St. Louis, MO—Use of metformin for type 2 diabetes (T2DM) significantly reduces the risk of dementia among men in certain racial and age groups, especially those who are aged 50 years and older and African American, according to a large observational cohort study.

The study, published in the Annals of Family Medicine, included data from 73,500 patients who received care through the Veterans’ Health Administration from 2000 to 2015. While all participants were diabetes- and dementia-free at baseline, the patients subsequently developed T2DM and began treatment with either metformin or sulfonylurea.

“African American patients are more likely to experience cognitive decline after type 2 diabetes mellitus onset than white patients,” write the Saint Louis University School of Medicine–led authors. “Metformin use has been associated with a lower risk of dementia compared with sulfonylureas. Evidence for whether this association differs by race is sparse.”

In fact, the article notes that T2DM is almost twice as prevalent among African Americans as non-Hispanic whites, with an age-adjusted prevalence of 13.4% in African Americans and 7.3% in whites. In addition, according to the study, African American patients on average have worse glycemic control and more diabetes-related complications than white patients.

Especially troubling, the authors point out, “Diabetes is a risk factor for dementia, and African Americans have nearly twice the incidence of dementia as whites. This disparity is greater in patients aged 55 to 65 years compared with older patients. The prevalence of dementia in patients with T2DM is 10% to 18% greater in African American patients compared with white patients. Results from the Atherosclerosis Risk in Communities study indicate that African American participants with T2DM had a 41% decrease in cognitive test scores over a period of 14 years, whereas white participants experienced no decrease.”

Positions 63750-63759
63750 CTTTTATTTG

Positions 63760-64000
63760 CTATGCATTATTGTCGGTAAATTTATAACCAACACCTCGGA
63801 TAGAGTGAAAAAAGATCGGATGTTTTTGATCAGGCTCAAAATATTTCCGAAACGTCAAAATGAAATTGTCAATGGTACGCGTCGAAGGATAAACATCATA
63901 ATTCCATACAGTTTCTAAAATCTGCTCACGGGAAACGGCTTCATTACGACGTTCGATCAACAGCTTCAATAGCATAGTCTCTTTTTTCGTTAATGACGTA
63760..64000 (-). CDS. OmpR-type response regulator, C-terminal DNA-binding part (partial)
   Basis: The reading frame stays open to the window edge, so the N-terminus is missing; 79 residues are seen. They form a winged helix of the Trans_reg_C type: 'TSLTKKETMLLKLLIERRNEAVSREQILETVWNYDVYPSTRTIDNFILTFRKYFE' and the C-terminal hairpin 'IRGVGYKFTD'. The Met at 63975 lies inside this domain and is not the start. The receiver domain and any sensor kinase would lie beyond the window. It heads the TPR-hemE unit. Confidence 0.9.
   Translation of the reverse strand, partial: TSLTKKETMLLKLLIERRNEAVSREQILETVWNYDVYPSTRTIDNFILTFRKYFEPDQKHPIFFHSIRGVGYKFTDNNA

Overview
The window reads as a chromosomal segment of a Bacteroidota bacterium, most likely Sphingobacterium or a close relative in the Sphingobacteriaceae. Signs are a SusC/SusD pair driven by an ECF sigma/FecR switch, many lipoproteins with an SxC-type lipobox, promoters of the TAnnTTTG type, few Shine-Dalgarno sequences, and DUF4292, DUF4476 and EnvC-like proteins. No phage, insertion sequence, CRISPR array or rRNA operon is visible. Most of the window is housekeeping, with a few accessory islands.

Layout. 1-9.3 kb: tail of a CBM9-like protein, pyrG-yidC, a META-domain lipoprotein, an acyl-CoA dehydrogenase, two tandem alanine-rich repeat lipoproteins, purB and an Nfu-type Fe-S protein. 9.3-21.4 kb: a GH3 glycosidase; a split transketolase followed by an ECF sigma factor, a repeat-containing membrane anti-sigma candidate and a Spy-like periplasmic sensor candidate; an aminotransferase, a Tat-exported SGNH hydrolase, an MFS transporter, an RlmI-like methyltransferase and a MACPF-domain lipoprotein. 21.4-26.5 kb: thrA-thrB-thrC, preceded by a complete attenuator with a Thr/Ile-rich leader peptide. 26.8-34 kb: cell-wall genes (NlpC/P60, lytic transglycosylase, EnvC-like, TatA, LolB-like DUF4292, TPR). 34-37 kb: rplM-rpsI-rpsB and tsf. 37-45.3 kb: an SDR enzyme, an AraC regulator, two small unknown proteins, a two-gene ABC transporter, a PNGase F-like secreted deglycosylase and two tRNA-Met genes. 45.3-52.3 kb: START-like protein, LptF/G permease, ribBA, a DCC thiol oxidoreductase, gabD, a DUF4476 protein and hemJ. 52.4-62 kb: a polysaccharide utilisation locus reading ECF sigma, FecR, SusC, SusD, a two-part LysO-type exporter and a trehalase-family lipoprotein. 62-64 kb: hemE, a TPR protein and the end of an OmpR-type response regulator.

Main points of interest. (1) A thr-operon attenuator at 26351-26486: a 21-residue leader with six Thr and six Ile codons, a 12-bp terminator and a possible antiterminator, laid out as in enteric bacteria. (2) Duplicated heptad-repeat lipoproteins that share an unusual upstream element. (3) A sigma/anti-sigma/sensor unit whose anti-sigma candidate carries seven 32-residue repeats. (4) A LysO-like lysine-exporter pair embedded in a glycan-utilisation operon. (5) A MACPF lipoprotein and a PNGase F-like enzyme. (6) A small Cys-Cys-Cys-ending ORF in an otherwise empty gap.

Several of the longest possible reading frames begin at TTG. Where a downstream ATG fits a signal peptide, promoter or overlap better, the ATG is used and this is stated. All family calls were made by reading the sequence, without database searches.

Researchers reported that, after controlling for confounding, among patients aged 50 years and older, metformin versus sulfonylurea use was associated with a significantly lower risk of dementia; however, in African American patients (hazard ratio [HR] = 0.73; 95% CI, 0.6-0.89) although not white patients (HR = 0.96; 95% CI, 0.9-1.03).

The study determined that the strongest magnitude of association between metformin and dementia was observed among African American patients aged 50 to 64 years (HR = 0.6; 95% CI, 0.45-0.81).

In addition, among veterans aged 65 to 74 years, metformin was significantly associated with lower risk of dementia in both races, although the drug was not associated with dementia in patients aged 74 years and older.

“Metformin vs. sulfonylurea initiation was associated with a substantially lower risk of dementia among younger African American patients,” study authors concluded. “These results may point to a novel approach for reducing the risk of dementia in African Americans with type 2 diabetes mellitus.”

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